IN HIS mind, the goal still stands for Ben Richards-Everton.

After all, it’s not every day that you score against the champions of Europe – even if an eagle-eyed assistant’s flag cut off the celebrations mid-scream.

“I look back and it was clearly onside,” smiled City’s imposing centre half. “I still say in my head that it was a goal.

“Those things happen, especially at our level when you don’t have VAR to look back at the goals.

“I was still happy that I scored against the European champions – but sadly it was ruled out.”

Even against Liverpool, a disallowed effort in a pre-season friendly is small beer. But it showed that attacking set-pieces should be another string to the former Accrington defender’s bow.

Richards-Everton has already demonstrated his considerable presence at one end of the pitch. A powerhouse effort under a Stevenage barrage was backed up by a man-of-the-match effort amid the frustration of last week’s Forest Green loss.

But the onus is there to stamp his authority on the opposition box. Gary Bowyer’s call for all areas of the team to contribute to the goals tally has not fallen on deaf ears.

Richards-Everton appreciates that size should matter when City go up for corners.

He added: “Most of our players are over six foot, so we should definitely be scoring at set-plays.

“I want to add goals to my game, especially with my height. I should be a threat every time when I go forward.

“We’ve been working in training on attacking headers and getting into the box and we’re trying to put it into practice.

“We’ve got a big team this year and a lot of players that can contribute with goals. It’s not just down to our attacking players.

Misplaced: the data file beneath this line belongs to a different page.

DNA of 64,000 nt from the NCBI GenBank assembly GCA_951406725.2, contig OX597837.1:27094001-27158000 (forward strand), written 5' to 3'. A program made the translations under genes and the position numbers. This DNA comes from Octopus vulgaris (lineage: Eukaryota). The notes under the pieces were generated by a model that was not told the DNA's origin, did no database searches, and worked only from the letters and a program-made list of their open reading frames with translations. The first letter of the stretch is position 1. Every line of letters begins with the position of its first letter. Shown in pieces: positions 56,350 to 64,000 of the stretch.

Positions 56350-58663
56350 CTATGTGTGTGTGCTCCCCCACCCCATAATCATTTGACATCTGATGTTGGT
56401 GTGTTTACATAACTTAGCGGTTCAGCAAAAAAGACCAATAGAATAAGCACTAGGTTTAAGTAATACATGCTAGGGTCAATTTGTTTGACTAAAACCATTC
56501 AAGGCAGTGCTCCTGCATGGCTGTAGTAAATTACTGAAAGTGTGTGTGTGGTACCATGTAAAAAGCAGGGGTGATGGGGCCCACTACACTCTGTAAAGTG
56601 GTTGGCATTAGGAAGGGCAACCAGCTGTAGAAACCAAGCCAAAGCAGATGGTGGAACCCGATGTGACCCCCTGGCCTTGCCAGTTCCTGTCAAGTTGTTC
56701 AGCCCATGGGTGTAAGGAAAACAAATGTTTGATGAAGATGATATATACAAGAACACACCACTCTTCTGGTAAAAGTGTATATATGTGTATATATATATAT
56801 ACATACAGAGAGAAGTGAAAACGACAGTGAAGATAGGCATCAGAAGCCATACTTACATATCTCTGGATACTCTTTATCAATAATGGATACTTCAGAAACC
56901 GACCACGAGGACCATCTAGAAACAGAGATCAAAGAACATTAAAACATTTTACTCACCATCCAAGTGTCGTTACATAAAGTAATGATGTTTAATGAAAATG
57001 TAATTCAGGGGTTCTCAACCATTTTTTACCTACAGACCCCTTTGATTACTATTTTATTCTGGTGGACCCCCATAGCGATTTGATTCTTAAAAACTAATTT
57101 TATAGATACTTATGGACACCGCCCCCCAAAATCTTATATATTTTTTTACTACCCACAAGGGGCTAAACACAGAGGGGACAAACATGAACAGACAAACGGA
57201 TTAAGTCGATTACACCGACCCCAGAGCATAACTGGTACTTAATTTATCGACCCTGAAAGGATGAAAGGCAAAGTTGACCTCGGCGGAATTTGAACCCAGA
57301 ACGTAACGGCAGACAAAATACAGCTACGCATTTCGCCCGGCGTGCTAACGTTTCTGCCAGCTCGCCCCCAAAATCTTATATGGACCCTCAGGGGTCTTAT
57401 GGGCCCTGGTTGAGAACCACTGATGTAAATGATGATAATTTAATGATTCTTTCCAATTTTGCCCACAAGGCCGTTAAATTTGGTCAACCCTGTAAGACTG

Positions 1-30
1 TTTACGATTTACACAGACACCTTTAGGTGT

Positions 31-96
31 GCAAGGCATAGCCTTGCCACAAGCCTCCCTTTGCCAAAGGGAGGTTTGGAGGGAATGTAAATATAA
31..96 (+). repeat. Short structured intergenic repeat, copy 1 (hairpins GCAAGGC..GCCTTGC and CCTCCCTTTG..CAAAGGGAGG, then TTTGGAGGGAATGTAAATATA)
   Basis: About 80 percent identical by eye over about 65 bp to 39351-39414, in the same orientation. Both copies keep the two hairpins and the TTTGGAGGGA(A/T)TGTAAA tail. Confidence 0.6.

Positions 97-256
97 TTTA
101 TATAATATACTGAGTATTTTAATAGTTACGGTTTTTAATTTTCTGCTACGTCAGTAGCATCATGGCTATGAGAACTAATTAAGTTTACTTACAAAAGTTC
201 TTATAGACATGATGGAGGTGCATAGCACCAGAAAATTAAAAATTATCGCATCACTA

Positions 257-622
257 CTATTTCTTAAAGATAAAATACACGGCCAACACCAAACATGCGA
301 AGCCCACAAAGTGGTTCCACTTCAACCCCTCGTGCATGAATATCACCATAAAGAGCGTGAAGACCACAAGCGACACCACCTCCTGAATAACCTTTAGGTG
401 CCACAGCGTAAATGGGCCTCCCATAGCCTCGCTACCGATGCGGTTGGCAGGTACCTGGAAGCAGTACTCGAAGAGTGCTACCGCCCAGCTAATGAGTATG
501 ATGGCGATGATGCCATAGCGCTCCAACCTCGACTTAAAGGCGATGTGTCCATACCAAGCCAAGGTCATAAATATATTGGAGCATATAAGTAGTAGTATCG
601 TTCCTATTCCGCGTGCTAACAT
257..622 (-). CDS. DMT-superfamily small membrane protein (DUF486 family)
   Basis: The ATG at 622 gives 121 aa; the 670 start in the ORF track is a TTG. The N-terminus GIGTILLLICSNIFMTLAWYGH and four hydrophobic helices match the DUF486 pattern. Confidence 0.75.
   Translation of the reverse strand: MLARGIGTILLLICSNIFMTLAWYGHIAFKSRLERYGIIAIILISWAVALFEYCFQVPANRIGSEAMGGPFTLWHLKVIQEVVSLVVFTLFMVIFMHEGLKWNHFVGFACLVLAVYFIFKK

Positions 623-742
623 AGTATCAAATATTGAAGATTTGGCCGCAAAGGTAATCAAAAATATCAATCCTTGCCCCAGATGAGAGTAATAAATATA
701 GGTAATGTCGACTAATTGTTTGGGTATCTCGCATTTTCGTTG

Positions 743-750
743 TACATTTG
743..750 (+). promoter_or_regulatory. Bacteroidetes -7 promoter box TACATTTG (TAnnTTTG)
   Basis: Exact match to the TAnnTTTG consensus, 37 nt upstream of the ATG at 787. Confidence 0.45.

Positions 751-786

“When we do have corners or set-plays, it’s important we do our best to get on the end of them. We should at least get a shot on target and look to work the keeper.”

Bowyer wants his team to play out from the back when they can. It’s something that sits comfortably with a centre half who grew up idolising Rio Ferdinand.

That might sound sacrilege for a born-and-bred Aston Villa fan given a certain Paul McGrath but Richards-Everton’s true hero was strutting his stuff with Manchester United.

McGrath was a brilliant player obviously,” he said. “But Rio Ferdinand was the kind of player I looked up to.

“I loved the way Rio played the game, stepped out with the ball and attacked it.

“He was very good in possession. Probably (Virgil) van Dijk is the closest to that now.

“I aspire to play like that – I know it’s a lot to live up to.

“I like to get the ball off the keeper and try and play. But that’s not always easy to do in League Two.

“It’s more defend first and then if you do get the occasion to step out with it, then I definitely try and do it. In this league, it’s more about doing your job first and helping others out.”

Richards-Everton admits City as a team are still finding their feet in the first month of a long campaign.

“We’re still gelling at the minute. It’s a very new group and we’re trying to take on as much information and getting to know each other as quickly as we can.

“The size of the club is obviously very different to what I was used to at Accrington. The stadium speaks for itself.

“We’ve seen that a lot of teams are going to look to play the crowd against us. We have to show we can stand up to that and be strong.

“But the buzz you have as a player is amazing when the fans are so loud.

“The excitement of the celebrations when we have scored gives us an insight into how it’s going to be when we really do get going.”